raceAhead: Kevin Hart Out As Oscar Host

December 7, 2018, 7:51 PM UTC

Here’s your week in review, in haiku



Oh, voter fatigue!

Midterms that will never end,

felons on speed-dial



We are arresting

the daughters of company

founders now? Well, then.



The forty-first left

this life lauded by many;

two in silent prayer



Live from the Witch Hunt

Report: Lies, fake news, leaking!




We risked losing you:

And starting a commotion.

Shouldn’t have fallen?




Have a buzzy and love-filled weekend.

On Point

While you were sleeping, Kevin Hart fell all the way apartThe actor, who had been tapped to host the Oscars ceremony, found himself on the wrong end of a public firestorm for previous homophobic and offensive tweets. He inflamed matters with two tone-deaf Instagram non-apologies. Then, last night, he got real and withdrew from Oscar hosting duties. “I sincerely apologize to the LGBTQ community for my insensitive words from my past,” he tweeted. Had Hart apologized immediately, it might have been an object lesson in public relations mastery, says Variety. But, others see it differently. “For LGBT kids, the apology doesn’t help because the damage is already done having heard a very talented and popular celebrity say the things he did,” Chris Allieri, founder of communications consultancy Mulberry and Astor tells raceAhead. “As with race, gender and now sexuality—the Academy need to practice what they preach. And that means zero tolerance of bigotry of any kind, even if it was supposed to be funny.”Variety

An undocumented worker at a Trump golf property speaks out
Victorina Morales is one of many undocumented workers who are cleaning cottages, maintaining lawns, even doing the President’s personal laundry, at his luxury golf resort in Bedminster, New Jersey. In this extraordinary story, she shares the harrowing details of how she came to the U.S. from Guatemala, obtained fraudulent papers, and went about making a life for her family with an extraordinary twist: She’s often cleaning on the sidelines while the president and his staff confer. She puts herself at risk for dismissal or worse by speaking out. "We are tired of the abuse, the insults, the way he talks about us when he knows that we are here helping him make money,” she said. “We sweat it out to attend to his every need and have to put up with his humiliation.”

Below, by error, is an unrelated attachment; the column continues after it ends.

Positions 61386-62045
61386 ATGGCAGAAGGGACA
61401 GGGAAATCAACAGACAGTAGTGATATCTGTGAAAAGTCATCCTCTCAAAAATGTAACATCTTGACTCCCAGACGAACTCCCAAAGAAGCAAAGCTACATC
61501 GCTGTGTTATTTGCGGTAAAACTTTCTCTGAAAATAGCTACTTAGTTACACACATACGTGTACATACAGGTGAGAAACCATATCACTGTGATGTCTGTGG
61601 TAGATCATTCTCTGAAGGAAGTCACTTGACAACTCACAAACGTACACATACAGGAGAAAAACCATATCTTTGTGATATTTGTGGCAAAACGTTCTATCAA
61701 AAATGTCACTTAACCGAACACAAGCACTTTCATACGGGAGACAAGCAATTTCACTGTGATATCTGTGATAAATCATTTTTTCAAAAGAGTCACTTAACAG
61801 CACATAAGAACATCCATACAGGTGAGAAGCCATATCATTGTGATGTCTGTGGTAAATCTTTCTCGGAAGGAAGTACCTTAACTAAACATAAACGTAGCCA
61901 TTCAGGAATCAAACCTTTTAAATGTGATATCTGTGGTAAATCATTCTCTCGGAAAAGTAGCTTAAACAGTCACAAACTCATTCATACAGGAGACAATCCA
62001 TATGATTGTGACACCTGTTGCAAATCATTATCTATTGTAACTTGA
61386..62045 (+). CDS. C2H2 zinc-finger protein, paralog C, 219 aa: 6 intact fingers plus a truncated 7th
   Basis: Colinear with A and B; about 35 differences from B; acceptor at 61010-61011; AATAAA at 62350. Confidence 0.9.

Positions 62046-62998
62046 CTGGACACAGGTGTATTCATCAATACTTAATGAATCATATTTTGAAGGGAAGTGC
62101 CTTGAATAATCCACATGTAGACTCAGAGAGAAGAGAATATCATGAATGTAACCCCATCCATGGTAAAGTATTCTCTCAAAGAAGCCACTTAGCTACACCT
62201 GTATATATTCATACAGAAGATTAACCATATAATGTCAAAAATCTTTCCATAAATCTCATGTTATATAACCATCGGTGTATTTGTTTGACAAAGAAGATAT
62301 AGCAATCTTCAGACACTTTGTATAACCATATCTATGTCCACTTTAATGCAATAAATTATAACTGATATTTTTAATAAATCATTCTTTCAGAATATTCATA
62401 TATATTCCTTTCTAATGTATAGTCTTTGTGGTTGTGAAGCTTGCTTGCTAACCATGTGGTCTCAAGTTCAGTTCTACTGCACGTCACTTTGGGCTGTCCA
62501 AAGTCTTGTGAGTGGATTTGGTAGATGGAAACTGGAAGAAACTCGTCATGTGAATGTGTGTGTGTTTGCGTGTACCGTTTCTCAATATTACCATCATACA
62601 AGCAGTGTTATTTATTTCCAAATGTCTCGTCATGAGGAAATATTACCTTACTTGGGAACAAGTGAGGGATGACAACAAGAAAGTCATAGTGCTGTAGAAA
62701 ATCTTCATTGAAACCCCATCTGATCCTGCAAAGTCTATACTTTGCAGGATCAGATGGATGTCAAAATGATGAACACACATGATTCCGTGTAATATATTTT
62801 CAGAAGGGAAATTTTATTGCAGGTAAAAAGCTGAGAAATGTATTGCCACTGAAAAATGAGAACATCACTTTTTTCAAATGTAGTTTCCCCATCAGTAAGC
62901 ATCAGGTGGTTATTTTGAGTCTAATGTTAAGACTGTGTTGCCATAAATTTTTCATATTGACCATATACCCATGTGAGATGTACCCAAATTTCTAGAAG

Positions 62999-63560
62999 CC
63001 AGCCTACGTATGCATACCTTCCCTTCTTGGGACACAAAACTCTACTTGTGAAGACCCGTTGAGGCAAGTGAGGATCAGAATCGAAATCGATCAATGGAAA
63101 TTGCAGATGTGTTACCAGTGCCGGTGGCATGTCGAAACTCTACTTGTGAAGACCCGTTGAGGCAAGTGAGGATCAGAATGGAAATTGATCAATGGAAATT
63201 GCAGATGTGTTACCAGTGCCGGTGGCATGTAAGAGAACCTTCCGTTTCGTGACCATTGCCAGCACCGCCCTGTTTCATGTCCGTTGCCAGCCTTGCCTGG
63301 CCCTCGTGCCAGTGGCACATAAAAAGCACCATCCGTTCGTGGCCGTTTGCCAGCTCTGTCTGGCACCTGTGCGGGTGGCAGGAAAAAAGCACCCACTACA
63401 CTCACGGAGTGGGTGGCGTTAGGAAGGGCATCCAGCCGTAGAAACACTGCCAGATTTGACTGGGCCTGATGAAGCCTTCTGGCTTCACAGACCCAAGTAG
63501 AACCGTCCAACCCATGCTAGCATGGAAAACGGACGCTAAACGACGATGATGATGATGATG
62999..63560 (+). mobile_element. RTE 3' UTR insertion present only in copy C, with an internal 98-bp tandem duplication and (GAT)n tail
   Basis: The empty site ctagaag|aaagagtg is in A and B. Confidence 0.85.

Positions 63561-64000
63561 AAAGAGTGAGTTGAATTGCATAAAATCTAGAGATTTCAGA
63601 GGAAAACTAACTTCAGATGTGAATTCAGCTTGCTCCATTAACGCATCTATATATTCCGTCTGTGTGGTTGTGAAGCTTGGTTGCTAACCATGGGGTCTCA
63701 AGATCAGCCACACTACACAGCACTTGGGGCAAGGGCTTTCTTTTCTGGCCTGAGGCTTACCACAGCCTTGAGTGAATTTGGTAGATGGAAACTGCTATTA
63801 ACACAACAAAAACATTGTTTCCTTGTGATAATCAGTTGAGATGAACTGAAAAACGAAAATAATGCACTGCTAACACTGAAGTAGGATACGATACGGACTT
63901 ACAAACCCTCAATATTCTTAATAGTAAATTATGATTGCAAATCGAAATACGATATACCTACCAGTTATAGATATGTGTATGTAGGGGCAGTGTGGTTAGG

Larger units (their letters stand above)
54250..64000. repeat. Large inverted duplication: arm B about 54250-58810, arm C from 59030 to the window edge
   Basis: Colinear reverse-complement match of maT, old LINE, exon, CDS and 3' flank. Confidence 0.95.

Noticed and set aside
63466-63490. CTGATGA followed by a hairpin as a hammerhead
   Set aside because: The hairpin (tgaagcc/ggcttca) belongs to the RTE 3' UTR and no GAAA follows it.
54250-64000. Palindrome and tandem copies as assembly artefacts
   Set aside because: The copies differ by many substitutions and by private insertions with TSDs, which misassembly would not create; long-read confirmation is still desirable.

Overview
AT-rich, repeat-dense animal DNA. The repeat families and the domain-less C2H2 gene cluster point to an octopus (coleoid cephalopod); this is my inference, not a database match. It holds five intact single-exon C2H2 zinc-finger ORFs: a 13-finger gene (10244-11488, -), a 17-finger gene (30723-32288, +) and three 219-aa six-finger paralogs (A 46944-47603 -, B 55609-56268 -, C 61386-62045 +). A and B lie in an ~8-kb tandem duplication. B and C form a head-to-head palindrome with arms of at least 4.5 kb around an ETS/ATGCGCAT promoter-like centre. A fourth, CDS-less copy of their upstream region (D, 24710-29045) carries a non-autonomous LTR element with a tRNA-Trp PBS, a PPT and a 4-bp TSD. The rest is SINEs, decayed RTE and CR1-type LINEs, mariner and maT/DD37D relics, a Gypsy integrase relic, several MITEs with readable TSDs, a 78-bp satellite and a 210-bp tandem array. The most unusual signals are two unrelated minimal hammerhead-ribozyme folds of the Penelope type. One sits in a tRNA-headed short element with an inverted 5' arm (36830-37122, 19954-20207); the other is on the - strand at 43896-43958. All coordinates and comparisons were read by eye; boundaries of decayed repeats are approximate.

New York Times

YouTube fails to enforce its own policies until publicly shamed
The above headline was suggested by Celeste Ng herself after she was unable to get YouTube to take down an account that was impersonating her to post racist videos. The author of Everything I Never Told You and Little Fires Everywhere reported the account, but was told by the company that the behavior did not meet the company’s “impersonation reporting guidelines.” Ng took to Twitter to force the company’s hand. “I don’t like shaming companies publicly, but you know what? Let’s make an example of this,” she tweeted. The offensive account was suspended yesterday. “All it took was reporting it, screenshots, publicly shaming you, and having my publisher start to look into it? And what about the people who don't have the resources to do that?” she tweeted.

A student is arrested protesting the return of Silent Sam
Maya Little, a 26-year-old graduate student at the University of North Carolina at Chapel Hill, has been arrested and charged with inciting a riot and assaulting a police officer. Little had led a rally to protest the return of the Confederate monument, Silent Sam, to campus, this time in a building dedicated to UNC history. The monument had been torn down by protestors last August. Little says the charges are now typical of these encounters. "The only danger and violence present last night was once again caused by university police who came equipped to a student protest with riot gear and tear gas canisters."